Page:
Berkshire has also benefited from investments made by Todd Combs and Ted Weschler, hedge-fund managers who joined the company since 2010 to help oversee the portfolio. Buffett has said the larger stock holdings are his picks while his deputies take smaller stakes. Among those bets are shares of Davita HealthCare Partners Inc., Phillips 66 and Liberty Media Corp. All three companies gained more than 45 percent in 2012.
Weschler and Combs are probably “on average outperforming the S&P 500,” said David Kass, a professor at the University of Maryland’s Robert H. Smith School of Business who has taken groups of students to meet the billionaire in Omaha. “That’s a wonderful indication” that they were good hires, he said.
Buffett has increasingly relied on buying whole companies to boost returns. Acquisitions valued in the billions of dollars, which Buffett dubs “elephants,” were elusive in 2012, even as he struck smaller deals to buy party-supply retailer Oriental Trading Co. and more than 60 newspapers.
Takeovers from prior years continue to lift Berkshire. Profit at railroad Burlington Northern Santa Fe, Buffett’s largest acquisition, rose 18 percent to $2.44 billion in the first nine months of the year from the same period in 2011, even as the industry struggled with declining coal shipments.
Berkshire’s manufacturing, service and retailing businesses also posted stronger results, buoyed by the addition of Lubrizol Corp., an engine-additives maker that Buffett bought in 2011.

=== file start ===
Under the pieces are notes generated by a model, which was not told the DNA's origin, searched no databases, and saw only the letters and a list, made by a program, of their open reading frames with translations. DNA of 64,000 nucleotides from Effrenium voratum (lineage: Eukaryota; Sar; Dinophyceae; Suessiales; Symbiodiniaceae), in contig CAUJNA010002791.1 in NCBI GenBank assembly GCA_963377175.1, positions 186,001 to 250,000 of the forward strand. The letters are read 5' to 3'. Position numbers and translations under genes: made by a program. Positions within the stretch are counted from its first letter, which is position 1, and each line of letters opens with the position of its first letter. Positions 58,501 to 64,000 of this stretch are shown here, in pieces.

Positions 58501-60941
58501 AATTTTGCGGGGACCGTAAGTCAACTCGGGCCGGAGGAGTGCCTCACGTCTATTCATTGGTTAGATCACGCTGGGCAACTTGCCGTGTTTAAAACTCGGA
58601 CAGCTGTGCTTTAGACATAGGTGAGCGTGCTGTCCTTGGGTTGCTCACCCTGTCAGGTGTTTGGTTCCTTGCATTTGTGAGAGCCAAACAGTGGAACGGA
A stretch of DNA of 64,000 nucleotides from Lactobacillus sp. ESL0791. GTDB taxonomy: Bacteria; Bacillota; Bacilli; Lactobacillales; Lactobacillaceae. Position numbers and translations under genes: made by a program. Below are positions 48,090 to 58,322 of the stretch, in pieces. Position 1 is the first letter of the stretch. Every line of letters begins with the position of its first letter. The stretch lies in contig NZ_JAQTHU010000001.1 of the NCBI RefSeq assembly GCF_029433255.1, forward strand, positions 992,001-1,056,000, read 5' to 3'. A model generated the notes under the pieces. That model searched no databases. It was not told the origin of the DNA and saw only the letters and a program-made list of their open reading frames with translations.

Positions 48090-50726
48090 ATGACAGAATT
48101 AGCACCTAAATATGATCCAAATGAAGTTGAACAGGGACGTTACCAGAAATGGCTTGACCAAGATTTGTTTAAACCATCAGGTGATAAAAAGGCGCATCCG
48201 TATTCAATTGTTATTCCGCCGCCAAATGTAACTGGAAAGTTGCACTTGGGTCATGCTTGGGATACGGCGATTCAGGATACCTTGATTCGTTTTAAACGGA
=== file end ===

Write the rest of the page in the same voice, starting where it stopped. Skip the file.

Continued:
Units including Acme Brick, paintmaker Benjamin Moore and broker HomeServices of America are probably getting a boost from an improving residential real-estate market, said Stifel Nicolaus’s Shields. Housing starts climbed to an 861,000 annual pace in November from 708,000 a year earlier, Commerce Department figures show.
Gains in those businesses may be overshadowed by results at insurance units like Geico that are facing claims from Sandy, the October storm that battered the U.S. Northeast, Shields said. Buffett has fueled his company’s growth in part by investing float, or premiums it collects before paying claims. When the insurance units make an underwriting profit, the funds are free, he has said. Buffett didn’t respond to a request for comment e-mailed to an assistant.
Berkshire shares got a jolt last month after the company increased the threshold at which it would repurchase stock to 20 percent more than book value from 10 percent. The company also said that it had bought back $1.2 billion of Class A shares from the estate of a long-time investor. The stock climbed 2.4 percent the day of the announcement.
Boosting the amount Berkshire is willing to pay for its shares is welcome news for investors because it helps set a new floor for the stock and is an effective use of the company’s growing cash hoard, said Tom Lewandowski, an analyst at Edward Jones & Co. The move could also revive a program that resulted in less than $100 million of buybacks through Sept. 30.
“Shares are cheap” even after the bump from the announcement, Lewandowski said. Buying back stock at the higher level “makes a lot of sense especially when you have $40 billion of cash on the balance sheet.”